The Hardcore Ruleset is an extension to Neverwinter Nights, written by William Bryan (better known as Archaegeo Neosophy in NWN circles) and others.

Bioware advertised NWN as a game that's so close to real roleplaying that you could smell the dice, rulebooks and snacks. Most of the things they advertised were fulfilled, but some still felt the game was too close to Diablo II. The thing was, of course, that NWN had the potential to become a really rigorous RPG experience through the wide scripting and editing support - there was the framework to make most of your wildest dreams come true. Thus, people worked on the Hardcore Ruleset to make the game more like the real deal.

Hardcore Ruleset adds a lot of features that make the game even closer to the pen-and-paper D&D. It is simply a set of ERF files that you can import to an existing module (though you need to make careful changes to the content of the module and enable features that you actually need, because the modules need to be made with the hardcore rules in mind!)

Here are some of the things supported:

  • Support for demihuman subraces, something that was there in NWN but didn't have anything other than a cosmetic value. Now, subraces actually matter in the game play.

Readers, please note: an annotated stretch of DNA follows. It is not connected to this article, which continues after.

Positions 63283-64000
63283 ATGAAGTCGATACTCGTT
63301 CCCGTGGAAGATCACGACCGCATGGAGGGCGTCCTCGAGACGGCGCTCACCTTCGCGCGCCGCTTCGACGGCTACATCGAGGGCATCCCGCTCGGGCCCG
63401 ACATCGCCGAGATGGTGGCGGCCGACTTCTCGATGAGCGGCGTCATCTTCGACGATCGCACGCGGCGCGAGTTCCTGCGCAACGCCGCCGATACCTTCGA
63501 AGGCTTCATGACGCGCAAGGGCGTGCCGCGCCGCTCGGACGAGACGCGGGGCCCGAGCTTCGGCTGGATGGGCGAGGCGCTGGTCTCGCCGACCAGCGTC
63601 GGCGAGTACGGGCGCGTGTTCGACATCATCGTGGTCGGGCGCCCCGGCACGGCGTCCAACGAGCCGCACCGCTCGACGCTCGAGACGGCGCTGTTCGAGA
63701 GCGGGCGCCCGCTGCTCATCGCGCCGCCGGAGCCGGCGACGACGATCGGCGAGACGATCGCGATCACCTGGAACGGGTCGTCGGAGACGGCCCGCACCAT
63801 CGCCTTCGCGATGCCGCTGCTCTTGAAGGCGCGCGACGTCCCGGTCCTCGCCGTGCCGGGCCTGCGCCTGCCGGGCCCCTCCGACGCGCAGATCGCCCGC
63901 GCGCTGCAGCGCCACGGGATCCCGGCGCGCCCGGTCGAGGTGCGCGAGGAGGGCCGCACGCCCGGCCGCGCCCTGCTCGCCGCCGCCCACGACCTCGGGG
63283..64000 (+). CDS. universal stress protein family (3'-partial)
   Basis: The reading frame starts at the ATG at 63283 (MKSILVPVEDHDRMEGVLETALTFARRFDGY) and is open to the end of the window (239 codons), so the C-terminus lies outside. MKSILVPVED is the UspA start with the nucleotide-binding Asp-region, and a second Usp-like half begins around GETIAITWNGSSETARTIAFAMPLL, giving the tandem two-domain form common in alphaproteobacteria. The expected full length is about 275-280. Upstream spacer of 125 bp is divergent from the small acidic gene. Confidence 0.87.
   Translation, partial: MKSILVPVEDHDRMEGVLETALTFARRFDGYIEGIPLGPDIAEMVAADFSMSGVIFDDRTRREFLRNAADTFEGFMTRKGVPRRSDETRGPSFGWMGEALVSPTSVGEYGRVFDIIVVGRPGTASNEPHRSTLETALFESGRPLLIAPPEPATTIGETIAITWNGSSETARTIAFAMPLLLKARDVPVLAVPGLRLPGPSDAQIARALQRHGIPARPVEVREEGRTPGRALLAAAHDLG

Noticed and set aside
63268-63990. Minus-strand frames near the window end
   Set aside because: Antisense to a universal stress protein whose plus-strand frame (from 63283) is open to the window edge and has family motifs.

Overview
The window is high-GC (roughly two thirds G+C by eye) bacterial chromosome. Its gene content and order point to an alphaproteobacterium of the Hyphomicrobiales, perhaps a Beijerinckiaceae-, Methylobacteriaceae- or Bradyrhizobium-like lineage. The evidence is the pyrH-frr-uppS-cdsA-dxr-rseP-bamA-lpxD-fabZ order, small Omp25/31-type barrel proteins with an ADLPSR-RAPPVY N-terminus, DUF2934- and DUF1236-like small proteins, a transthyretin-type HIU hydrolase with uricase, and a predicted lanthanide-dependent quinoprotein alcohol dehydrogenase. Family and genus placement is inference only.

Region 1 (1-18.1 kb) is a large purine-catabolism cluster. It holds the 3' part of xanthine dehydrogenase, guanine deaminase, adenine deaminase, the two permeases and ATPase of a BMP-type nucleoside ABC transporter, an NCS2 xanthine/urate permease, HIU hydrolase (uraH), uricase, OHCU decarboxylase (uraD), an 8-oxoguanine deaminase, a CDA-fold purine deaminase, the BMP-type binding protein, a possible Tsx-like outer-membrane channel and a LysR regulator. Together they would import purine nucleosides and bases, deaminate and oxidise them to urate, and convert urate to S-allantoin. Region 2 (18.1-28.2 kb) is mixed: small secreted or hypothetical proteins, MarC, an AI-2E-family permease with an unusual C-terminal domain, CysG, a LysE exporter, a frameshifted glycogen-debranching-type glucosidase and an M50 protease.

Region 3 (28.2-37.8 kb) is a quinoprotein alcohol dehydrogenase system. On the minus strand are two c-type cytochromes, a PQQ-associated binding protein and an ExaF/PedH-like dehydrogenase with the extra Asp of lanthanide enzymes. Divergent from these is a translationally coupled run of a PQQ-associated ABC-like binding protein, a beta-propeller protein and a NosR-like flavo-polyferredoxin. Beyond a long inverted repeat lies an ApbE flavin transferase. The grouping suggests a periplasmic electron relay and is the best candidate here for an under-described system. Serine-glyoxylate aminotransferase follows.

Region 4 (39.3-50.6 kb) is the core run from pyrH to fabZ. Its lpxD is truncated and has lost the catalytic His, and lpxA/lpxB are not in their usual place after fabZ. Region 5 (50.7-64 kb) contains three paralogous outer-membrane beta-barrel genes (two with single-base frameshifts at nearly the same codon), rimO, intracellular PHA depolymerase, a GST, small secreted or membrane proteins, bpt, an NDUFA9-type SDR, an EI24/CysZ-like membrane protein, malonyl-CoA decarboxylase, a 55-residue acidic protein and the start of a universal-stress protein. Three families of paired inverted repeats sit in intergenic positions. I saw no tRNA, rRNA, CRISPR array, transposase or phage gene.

• Better XP support (For example, fairer distribution of XP, "trainers" you need to consult in order to level up so you won't be able to do that "on the field", and XP is not given for effortlessly killed enemies or near-impossible to kill creatures (DM should award the XP in that case))
  • Bleeding and dying: Under 0 HP, bleeding and stabilization as described in the rules, death only on -10 HP, and passing to the Fugue Plane if not resurrected by deities.
  • Resting: Only heals 1 HP, optional requirement of food, resting only once per 24 hours.
  • More logical trap/secret door searching system.
  • Many spell changes (such as material components) and some changes to animal companions/familiars.
  • Wandering monsters. 'nuff said.

The rules can be turned on and off, and indeed, features that don't fit the module should be disabled or finetuned to make a balanced experience (for example, XP system should be tuned in any case). The features can also be enabled and disabled when the module is running, using the DM's tools.

There's two forks of the code: HCR, the original version, is at 2.0 and will be the final version, and development of HCM ("Hardcore Modular") has begun and first versions are out. The reason for reimplementation from scratch was the original's tendency to become unmanageable and the growth of build times - the new system is modular, consisting of a very light core, and separate modules to bring necessary features. This is important because the old HCR was basically a gigantic lump of stuff to be imported.

Servers that run modules using the hardcore rules have [HCR] in the title.

Hardcore Ruleset homepage at the moment of writing:

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